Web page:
Thailand – Thai Language, Culture, Customs and Etiquette

The Kingdom of Thailand has an area of almost two-hundred thousand square miles (over five hundred thousand square kilometers). The country is commonly divided into four main regions and borders Burma, Laos, Cambodia, and Malaysia. Here we look at Thai culture, customs and etiquette to understand the people better.

Thai Language

Thai is the national and official language of Thailand. It is said that seventy-four languages are spoken in Thailand, including numerous Thai dialects. Ethnic and regional dialects are also spoken, as are various dialects of Chinese. In the north, each hill tribe has its own language or dialect, though these tribes usually also speak Thai.

Tones are the core of Thai. As important as any vowel or any consonant, tones distinguish the meaning of one word from another. Spoken Thai and Laotian are written with slightly different scripts, but are linguistically similar.



Thai Culture

Thailand’s government and culture, including Thai family values are influenced by animism, Indian culture and Buddhism.

Theravada Buddhism is the dominant religion with minorities of Muslims, Christians, Mahayana Buddhists and other religions making up just 6 percent. Theravada Buddhism is supported and overseen by the government.

A noticeable manifestation of animism in Thai culture are the spirit houses associated with almost all houses and buildings. These are usually small huts placed on a pedestal, that serve as a home for the spirits associated with the site. These houses are decorated and presented with daily offerings. Many large trees are also considered to house spirits and are decorated and given offerings.

Thai customs

In everyday life in Thailand, there is a strong emphasis on sanuk, the concept that life should be fun. Displaying positive emotions in social interactions is also important in Thai culture.
Respect for hierarchy an elders is considered very important. The custom of bun khun emphasizes the indebtedness towards parents, guardians, teachers and caretakers with reciprocity the key. This is key to Thai family values.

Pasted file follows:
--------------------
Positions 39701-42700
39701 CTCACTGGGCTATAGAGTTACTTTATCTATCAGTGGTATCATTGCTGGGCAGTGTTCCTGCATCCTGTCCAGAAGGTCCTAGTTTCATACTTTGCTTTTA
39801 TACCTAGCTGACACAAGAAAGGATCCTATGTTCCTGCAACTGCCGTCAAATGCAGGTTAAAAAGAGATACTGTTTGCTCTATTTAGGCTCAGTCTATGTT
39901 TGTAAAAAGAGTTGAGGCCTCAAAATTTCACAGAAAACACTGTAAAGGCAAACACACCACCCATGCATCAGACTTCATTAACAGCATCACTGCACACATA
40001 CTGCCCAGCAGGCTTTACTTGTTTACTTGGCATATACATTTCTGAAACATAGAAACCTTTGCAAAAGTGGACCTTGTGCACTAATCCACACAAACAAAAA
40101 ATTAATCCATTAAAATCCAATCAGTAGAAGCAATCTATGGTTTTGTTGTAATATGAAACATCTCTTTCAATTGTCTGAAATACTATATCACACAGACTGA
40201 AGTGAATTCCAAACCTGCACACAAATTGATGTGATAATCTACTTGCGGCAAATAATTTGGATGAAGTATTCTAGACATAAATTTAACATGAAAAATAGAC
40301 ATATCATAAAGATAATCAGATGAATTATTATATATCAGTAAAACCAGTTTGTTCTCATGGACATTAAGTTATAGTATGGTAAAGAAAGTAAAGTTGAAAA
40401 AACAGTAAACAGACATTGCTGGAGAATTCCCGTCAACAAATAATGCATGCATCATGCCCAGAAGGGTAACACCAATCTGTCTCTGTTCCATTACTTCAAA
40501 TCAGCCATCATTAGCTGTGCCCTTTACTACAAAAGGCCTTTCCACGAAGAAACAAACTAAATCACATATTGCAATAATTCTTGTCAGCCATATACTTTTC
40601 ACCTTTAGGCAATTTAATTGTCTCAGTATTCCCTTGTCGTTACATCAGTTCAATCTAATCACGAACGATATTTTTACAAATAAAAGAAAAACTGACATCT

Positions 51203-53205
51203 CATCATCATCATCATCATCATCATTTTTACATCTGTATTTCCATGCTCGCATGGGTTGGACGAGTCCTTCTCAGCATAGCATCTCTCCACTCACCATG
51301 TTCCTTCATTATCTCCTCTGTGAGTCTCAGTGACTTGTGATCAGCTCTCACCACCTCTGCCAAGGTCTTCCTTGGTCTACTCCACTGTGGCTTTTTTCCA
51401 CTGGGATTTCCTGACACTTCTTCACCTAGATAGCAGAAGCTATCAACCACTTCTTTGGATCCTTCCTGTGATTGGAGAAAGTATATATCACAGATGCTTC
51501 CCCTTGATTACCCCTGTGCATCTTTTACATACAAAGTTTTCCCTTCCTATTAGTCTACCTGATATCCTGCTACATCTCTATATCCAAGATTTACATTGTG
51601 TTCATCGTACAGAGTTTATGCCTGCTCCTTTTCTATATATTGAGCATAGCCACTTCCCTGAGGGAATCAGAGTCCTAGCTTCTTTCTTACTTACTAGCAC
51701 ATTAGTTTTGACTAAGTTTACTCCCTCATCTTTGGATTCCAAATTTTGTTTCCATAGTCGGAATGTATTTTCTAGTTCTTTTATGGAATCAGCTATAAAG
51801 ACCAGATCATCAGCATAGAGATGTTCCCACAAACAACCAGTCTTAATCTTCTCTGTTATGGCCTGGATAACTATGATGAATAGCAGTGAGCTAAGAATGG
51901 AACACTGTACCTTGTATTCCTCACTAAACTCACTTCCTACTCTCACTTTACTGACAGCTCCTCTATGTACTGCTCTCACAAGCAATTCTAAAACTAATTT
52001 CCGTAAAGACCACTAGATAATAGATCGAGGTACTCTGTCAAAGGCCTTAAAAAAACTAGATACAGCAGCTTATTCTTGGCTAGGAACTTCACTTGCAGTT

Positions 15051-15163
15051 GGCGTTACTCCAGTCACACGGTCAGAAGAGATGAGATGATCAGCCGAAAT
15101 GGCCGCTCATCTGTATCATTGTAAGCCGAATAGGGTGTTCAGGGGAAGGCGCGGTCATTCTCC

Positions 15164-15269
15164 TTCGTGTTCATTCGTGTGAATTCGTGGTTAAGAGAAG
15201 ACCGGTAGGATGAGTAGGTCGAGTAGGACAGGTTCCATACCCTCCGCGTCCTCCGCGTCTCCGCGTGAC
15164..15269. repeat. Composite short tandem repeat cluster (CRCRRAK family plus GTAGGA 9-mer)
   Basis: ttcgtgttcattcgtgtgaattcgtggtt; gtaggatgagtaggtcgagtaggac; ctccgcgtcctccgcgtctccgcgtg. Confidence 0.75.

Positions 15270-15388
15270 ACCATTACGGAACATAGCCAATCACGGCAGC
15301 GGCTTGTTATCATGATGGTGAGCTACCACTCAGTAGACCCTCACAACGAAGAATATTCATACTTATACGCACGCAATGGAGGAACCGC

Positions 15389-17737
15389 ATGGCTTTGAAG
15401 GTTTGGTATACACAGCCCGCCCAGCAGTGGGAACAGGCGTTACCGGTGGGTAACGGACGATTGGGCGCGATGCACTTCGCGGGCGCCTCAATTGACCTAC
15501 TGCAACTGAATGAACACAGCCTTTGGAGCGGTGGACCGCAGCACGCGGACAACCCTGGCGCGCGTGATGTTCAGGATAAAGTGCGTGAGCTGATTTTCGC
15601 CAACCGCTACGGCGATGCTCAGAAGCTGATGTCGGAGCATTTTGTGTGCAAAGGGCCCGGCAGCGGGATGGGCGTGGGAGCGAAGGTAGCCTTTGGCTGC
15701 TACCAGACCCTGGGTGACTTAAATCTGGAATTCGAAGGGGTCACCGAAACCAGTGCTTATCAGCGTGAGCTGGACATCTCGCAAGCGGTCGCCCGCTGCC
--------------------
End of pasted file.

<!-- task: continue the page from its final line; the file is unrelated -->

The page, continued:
Thai monks are forbidden physical contact with women. Laypersons are expected to sit or stand with their heads at a lower level than that of a monk. Within a temple, monks may sit on a raised platform during ceremonies to make this easier to achieve.

When sitting in a temple, one is expected to point one’s feet away from images of the Buddha. Thai people consider the foot to be the dirtiest part of the body, and the head the most respected part of the body. When seated on the ground, Thai’s point their feet away from others, either to the side or behind them. Always take shoes off when entering a temple or a home and never touch anyone on the head as this is considered a bad omen.

Thai etiquettedress

Many of Thailand’s rules of etiquette are by-products of the Buddhist religion. Serenity is valued, anger is avoided or minimised. The Thai custom of wai is a salutation involving a prayer-like gesture with the hands, a serene smile and may include a slight bow of the head.

If invited to a Thai’s home, gift giving etiquette states a gift is not expected, although it will be appreciated. Gifts should be wrapped attractively, since appearance matters add bows and ribbons. Appropriate gifts are flowers, good quality chocolates or fruit. Do not give marigolds or carnations, as these are associated with funerals. Wrapping a gift in gold and yellow is best. Avoid green, black or blue as these are used at funerals and in mourning. Do not be offended when your host does not open your gift. In Thailand it’s considered rude to open a present in front of the giver.

Traditional Thai clothing

Chut thai, which literally means “Thai outfit”, can be worn by men, women and children. The Thai custom is to dress modestly, to be perceived in a good light. Chut thai for women usually consists of a pha nung or a chong kraben (both lower body wraps), a blouse, and a sabai (shawl like garment or breastcloth). Chut thai for men includes a chong kraben (lower body wrap) or pants, a Raj pattern shirt (similar to a nehru shirt), with optional knee-length white socks and a sabai.